One of the things I think all of us struggle with is the challenge of creating a good story. I've been pondering quite a bit lately about what it takes to make a good story and how to ensure that any company, author or musician I work with on marketing or PR knows their story and can convey it in the best possible way.
Here are some tips on telling a good story:
1. Find the theme of your story and stick with it. Don't change your story - be dug in. Be so dug into your story and in love with your story that everyone else wants to play a part in it too.
2. Build and expand your plot. Raise the stakes for the customer who doesn't buy your product, or for the journalist who might not yet want to cover your story. (Don't do this by stalking them.:>) Do it by helping them understand why you're important to what they want to accomplish. Make them feel as though they can't live without you.
3. Always be concerned with the listener or reader. If you're becoming bored of the story what do you think they're feeling? Be innovative, adventurous, creative and fearless!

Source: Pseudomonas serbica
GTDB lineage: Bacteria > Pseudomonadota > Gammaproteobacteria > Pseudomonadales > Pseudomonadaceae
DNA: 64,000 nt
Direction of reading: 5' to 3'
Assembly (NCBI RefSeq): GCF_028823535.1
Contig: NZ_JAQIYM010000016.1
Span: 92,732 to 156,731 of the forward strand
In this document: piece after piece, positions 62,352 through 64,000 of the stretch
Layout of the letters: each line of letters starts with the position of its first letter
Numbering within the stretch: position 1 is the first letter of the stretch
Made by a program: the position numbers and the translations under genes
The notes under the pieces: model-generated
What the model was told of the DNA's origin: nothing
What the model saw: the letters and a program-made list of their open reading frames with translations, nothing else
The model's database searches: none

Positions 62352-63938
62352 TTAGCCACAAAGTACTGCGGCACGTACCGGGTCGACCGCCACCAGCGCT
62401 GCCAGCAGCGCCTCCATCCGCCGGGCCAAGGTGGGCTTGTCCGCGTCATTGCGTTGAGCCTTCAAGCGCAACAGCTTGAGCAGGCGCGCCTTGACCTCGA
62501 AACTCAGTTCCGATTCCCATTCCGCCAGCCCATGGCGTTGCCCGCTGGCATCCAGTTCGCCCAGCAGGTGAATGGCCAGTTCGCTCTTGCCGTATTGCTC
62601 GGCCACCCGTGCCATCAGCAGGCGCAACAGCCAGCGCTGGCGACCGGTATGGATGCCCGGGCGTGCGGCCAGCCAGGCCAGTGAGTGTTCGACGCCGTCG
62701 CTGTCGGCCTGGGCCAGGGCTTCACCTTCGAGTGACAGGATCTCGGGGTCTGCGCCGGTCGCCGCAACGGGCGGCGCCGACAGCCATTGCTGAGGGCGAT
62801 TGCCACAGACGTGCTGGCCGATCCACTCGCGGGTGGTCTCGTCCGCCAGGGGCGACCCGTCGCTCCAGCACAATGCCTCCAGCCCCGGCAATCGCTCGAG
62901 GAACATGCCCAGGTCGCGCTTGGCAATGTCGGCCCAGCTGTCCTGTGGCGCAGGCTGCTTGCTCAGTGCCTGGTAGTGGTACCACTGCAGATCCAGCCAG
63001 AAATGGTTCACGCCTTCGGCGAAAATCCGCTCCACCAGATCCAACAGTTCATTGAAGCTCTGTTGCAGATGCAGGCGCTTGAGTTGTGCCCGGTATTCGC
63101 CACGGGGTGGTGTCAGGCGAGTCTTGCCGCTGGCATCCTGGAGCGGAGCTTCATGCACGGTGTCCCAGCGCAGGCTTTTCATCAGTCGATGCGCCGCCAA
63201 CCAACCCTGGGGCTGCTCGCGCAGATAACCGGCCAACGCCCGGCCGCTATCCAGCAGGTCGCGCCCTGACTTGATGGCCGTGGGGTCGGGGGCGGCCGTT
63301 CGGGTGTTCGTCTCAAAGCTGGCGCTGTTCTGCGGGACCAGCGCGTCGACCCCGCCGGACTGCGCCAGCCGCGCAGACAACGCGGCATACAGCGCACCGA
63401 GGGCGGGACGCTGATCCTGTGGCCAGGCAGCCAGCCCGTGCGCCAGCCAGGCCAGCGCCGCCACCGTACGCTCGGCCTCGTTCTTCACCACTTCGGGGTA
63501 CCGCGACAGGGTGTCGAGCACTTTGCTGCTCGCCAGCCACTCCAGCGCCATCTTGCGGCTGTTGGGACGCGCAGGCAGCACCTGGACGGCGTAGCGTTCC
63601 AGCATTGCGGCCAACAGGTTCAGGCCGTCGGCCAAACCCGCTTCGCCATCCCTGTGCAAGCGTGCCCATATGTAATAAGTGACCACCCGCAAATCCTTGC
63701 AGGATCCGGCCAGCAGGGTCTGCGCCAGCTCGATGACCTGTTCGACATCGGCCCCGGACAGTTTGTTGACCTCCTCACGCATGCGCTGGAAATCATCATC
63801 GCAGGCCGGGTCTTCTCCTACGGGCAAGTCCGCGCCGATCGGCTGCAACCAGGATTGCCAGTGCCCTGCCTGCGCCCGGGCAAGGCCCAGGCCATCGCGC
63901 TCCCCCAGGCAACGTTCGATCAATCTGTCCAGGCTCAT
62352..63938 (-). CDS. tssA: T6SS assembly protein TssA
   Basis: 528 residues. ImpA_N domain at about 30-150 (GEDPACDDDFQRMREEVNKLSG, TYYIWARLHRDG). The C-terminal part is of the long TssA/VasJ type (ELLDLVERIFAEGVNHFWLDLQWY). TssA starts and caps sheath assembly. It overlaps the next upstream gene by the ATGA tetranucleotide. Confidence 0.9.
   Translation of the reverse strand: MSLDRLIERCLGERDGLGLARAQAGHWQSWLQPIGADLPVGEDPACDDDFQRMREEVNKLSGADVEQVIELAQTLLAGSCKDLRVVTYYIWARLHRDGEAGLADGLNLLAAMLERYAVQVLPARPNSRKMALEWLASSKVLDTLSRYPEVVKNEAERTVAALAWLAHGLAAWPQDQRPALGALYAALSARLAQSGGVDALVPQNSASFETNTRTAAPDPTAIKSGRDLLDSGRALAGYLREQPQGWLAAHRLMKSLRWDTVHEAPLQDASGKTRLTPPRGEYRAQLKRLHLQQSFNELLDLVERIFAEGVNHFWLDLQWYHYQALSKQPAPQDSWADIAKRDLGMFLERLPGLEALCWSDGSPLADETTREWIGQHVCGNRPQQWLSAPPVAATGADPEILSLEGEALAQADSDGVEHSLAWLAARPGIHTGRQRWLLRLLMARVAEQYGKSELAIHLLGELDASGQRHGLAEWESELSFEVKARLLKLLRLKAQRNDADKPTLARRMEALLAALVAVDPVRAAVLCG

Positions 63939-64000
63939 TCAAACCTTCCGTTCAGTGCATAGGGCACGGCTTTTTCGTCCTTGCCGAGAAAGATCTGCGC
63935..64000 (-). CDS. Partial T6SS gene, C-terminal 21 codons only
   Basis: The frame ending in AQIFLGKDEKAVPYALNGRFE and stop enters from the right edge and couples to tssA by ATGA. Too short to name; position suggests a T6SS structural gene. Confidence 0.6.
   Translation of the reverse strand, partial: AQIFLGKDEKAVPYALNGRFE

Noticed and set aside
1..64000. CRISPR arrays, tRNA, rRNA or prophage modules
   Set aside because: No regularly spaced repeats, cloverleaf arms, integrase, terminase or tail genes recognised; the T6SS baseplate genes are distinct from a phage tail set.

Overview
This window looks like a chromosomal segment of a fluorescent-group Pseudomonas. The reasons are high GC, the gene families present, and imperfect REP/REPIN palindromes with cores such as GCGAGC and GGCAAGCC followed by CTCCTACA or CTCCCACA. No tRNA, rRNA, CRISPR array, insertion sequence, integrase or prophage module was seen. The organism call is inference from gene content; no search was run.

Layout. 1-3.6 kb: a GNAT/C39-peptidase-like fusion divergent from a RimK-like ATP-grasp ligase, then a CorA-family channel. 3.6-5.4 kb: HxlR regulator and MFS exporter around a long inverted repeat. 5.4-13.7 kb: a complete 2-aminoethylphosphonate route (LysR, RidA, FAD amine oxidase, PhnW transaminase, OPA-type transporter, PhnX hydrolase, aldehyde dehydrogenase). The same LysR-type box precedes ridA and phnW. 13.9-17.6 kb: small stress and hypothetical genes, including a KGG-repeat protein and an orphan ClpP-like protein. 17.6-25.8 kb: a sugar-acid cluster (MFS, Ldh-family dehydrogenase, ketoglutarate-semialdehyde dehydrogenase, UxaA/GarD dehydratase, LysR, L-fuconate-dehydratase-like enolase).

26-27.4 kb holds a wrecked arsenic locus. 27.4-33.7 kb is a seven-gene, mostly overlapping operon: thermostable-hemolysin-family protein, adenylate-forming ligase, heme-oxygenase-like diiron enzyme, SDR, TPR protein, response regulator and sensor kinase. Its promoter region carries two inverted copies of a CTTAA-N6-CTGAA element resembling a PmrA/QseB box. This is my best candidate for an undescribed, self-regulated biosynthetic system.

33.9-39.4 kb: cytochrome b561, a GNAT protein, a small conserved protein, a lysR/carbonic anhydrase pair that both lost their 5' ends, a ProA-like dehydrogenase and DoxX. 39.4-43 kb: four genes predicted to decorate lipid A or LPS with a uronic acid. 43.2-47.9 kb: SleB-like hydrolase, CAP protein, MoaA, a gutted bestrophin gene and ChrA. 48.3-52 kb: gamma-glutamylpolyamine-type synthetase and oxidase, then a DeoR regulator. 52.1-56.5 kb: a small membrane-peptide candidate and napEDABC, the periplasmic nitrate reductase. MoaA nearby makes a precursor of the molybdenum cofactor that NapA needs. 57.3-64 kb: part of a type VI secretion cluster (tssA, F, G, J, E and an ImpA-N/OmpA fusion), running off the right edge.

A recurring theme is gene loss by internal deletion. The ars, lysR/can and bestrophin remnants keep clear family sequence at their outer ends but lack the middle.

4. Tell the truth. Tell the real story. What's the point in making things up? We're all so darn connected on the Web - we're smart enough to ferret out exaggeration or plain old lies.
A real story is timeless and can become legendary. We stitch our lives together with all the threads of story - imagine the wonderful and historical fabric you'll have at the end if you just keep focused.
"I notice that you use plain, simple language, short words and brief sentences. That is the way to write English - it is the modern way and the best way. Stick to it; don't let fluff and flowers and verbosity creep in. When you catch an adjective, kill it. No, I don't mean utterly, but kill most of them - then the rest will be valuable. They weaken when they are close together. They give strength when they are wide apart. An adjective habit, or a wordy, diffuse, flowery habit, once fastened upon a person, is as hard to get rid of as any other vice."